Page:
Allianz plans a rollover of EUR 300 M in Greek bonds

Standard & Poor’s warns that restructuring of Greece’s debt would effectively constitute a default.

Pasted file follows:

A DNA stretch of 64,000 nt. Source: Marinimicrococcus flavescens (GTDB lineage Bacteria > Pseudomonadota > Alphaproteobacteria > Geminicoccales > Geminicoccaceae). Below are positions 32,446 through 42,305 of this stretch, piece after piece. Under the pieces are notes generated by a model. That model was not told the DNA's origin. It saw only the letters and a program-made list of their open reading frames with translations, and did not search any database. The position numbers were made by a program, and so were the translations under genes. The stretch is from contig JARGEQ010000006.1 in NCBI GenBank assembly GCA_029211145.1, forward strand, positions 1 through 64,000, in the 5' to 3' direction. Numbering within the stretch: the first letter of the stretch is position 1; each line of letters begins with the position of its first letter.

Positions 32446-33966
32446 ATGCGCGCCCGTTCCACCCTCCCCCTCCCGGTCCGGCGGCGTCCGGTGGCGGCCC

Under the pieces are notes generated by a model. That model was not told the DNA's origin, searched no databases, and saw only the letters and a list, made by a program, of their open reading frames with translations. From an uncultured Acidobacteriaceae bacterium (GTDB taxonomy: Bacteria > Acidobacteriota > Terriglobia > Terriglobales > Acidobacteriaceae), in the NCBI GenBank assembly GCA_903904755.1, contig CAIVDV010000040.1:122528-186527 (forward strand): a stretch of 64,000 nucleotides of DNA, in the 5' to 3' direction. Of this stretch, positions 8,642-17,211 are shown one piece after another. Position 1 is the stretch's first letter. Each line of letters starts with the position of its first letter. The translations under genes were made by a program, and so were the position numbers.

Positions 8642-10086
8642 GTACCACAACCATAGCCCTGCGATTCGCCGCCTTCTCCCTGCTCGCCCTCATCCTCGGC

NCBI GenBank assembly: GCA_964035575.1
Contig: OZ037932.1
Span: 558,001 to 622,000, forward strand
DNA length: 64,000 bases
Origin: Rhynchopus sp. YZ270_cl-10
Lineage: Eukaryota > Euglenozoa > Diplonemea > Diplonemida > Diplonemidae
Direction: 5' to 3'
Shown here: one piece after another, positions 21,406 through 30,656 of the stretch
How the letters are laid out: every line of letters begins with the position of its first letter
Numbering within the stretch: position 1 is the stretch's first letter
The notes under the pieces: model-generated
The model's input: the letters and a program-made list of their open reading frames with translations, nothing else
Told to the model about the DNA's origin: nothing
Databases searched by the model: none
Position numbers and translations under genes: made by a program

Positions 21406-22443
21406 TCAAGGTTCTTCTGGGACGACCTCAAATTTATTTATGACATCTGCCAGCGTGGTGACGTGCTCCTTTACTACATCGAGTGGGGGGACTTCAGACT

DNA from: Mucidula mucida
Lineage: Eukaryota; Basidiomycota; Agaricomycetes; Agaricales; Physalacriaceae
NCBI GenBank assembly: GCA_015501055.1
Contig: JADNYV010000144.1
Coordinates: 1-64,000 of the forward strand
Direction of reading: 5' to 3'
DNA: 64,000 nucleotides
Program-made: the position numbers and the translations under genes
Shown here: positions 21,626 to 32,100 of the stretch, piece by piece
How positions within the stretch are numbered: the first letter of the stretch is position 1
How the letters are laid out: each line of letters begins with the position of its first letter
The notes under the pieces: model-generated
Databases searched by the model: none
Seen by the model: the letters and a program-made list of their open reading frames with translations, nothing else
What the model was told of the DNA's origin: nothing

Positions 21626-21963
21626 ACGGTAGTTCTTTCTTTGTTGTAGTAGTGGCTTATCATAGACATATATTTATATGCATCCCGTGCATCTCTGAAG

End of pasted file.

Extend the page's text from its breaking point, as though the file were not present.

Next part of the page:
Europe’s largest insurance company Allianz plans a rollover of Greek bonds as part of the private sector’s contribution as announced by Eurozone countries. According to Wall Street Journal, Allianz will reinvest EUR 300 M of Greek bonds into new securities, according to news agency reports that cite company spokesperson Christina Kroos. Allianz Chief Executive Officer Michael Diekmann had told Germany’s Spiegel magazine that the company would contribute that amount to the rescue package being prepared for Greece through 2014. Germany’s Finance Minister Wolfgang Schaeuble had said last week that the country’s financial institutions will contribute EUR 3.2 bln, agreeing to roll over at least their Greek debt holdings that mature by 2014. Last week, also, sources said Deutsche Bank was likely to contribute less than EUR 1 bln, while Commerzbank, Germany’s second-biggest lender, was likely to contribute far less than EUR 1 bln, as BBC informs. Diekmann also told that Allianz had made a proposal of how to protect taxpayers from having to bear the burden of Greece’s high debts. Rating agency Standard & Poor’s (S&P) rang a fresh warning on Monday about Greek debt despite a weekend deal, renewing unease on markets where analysts highlighted a eurozone delay over a new rescue. S&P warned that proposals floated by the French Bank Federation risked putting Greece into a selective default, a possibility with potential domino effects of deep concern to financial markets. S&P lowered the long-term rating on the Hellenic Republic (Greece) to ‘CCC’ from ‘B’. The euro weakened versus the yen, reversing earlier gains, after S&P affirmation. The 17-nation currency had advanced 0.3 percent earlier against its Japanese counterpart on speculation the European Central Bank will increase interest rates this week. World stocks hit a 4-1/2 week high on Monday and oil rose as investors grew confident over the prospects for the global economy after Greece avoided an early default on its debt.

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